And they’re off…

The 2008 Antoinette Perry (remember her?) Award nominations were announced this morning. I shall spare you a complete listing, but will touch on a few talking points. In the Heights (13 noms? not bad…), Passing Strange (7) and Xanadu (4) seemed the most likely to receive nominations from the comittee, but I think most people were expecting the fourth slot to go to A Catered Affair before it went to Cry-Baby, a show that has received unanimous pans from everyone I know who’s seen it. However, it’s practically no surprise that the critically eviscerated juggernauts Young Frankenstein and The Little Mermaid didn’t get much love. (Disclaimer, I’ve not seen a single new musical this season). In terms of Best Play, August was a no-brainer there, but I was also quite pleased to see The 39 Steps get recognition as well. Also, was it absolutely obligatory that the Tony committee had to give out four nominations for Best Musical Revival? It’s asinine to think that Grease is anywhere near the other three superlative revivals. I’ve seen the latter three, but will not under any circumstances venture towards Grease. I even turned down a free ticket to that too. Another minor quibble: since when is it Rodgers and Hammerstein’s South Pacific? (However that’s nothing in comparison to The New Mel Brooks Musical Young Frankenstein. What the hell…?)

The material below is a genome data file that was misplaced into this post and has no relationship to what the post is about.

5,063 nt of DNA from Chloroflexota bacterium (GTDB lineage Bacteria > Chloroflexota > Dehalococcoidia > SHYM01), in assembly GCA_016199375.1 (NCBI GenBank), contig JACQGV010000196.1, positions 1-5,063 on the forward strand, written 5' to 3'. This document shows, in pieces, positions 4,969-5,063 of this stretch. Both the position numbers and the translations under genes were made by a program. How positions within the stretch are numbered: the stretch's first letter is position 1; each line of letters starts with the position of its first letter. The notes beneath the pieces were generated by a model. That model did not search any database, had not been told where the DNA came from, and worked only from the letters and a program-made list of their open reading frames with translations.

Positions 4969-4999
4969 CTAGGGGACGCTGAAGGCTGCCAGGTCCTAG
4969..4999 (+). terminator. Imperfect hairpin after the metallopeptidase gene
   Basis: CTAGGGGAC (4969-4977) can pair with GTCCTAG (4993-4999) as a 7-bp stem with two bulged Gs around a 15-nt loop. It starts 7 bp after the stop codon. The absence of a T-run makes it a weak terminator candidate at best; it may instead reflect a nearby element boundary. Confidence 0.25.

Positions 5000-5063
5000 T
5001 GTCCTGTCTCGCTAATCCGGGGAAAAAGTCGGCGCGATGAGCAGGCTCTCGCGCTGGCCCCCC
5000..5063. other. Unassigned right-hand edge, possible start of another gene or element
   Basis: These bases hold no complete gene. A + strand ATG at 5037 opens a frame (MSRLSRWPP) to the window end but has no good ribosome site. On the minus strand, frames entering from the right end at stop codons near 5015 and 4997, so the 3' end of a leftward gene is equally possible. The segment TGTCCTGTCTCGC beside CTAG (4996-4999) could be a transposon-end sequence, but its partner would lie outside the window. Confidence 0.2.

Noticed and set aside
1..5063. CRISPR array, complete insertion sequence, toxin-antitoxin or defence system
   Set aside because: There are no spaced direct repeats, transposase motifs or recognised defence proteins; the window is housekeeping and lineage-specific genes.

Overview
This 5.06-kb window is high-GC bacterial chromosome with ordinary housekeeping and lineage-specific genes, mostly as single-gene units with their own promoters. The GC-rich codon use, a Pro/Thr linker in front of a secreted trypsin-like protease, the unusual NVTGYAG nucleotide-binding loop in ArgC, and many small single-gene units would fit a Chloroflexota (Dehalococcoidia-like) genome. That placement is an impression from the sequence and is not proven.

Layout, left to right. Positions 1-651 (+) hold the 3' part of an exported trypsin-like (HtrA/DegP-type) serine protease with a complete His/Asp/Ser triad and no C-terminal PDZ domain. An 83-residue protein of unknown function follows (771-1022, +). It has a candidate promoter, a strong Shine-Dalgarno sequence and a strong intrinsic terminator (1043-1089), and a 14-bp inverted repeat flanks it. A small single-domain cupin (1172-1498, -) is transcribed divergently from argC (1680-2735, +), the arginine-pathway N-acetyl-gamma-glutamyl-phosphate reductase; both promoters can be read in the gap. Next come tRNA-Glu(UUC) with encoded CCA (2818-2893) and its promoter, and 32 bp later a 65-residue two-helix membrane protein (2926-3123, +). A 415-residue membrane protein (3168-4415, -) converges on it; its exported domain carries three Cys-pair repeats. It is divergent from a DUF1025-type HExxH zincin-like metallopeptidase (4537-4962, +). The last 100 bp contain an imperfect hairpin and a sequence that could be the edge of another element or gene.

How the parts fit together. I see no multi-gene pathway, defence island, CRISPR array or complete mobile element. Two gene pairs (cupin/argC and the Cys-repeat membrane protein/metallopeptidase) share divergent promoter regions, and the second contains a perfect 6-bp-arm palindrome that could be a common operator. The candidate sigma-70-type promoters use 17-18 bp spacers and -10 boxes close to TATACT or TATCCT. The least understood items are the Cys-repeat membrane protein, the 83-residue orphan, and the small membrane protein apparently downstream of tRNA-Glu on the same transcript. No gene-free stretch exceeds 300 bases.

Let’s hear it for Deanna Dunagan, Amy Morton and Rondi Reed, the three superlative Steppenwolfe actresses of August: Osage County in three landmark performances that are helping this play’s reputation as the must-see of the season. Other nominated performances that I’ve seen and am thrilled for: Patti Lupone, Laura Benanti and Boyd Gaines in Gypsy; Paulo Szot, Kelli O’Hara and Loretta Able-Sayres (who is such an unbelievably adorable person, I almost can’t stand it) in South Pacific (not Danny Burstein though, I feel that Matthew Morrison deserved his slot); Daniel Evans and Jenna Russell in Sunday in the Park With George; S. Epatha Merkerson in Come Back, Little Sheba. (I was secretly hoping that they’d just give an award to Harriet Harris for her triumphant apartment trashing in Old Acquaintance, it’s up there with the act two finale of August as one of my favorite moments in a play this season). There was no Tony love at all for the revival of Cat on a Hot Tin Roof, which scored zero nominations. Also, Kevin Kline didn’t make the final cut for Cyrano de Bergerac.

Let it also be known that Robert Russell Bennett, quite possibly the greatest orchestrator in the history of the American musical, is getting a posthumous Tony award for his contributions. A recipient of a special 1957 award, I’m mildly curious as to why (other than the fact that his spectacular South Pacific, which is one of the best of the best in terms of orchestrations, is currently a smash-hit revival) they felt the need to give him another, not to mention waiting until 27 years after he died to do it. He is best represented in an abbreviated list of his original orchestrations: Show Boat, Of Thee I Sing, Anything Goes, Oklahoma!, Annie Get Your Gun, Finian’s Rainbow, Kiss Me Kate, The King and I, My Fair Lady, Bells Are Ringing, Juno, The Sound of Music, Camelot, The Girl Who Came to Supper and On a Clear Day You Can See Forever (to name only a few). Not too shabby, huh?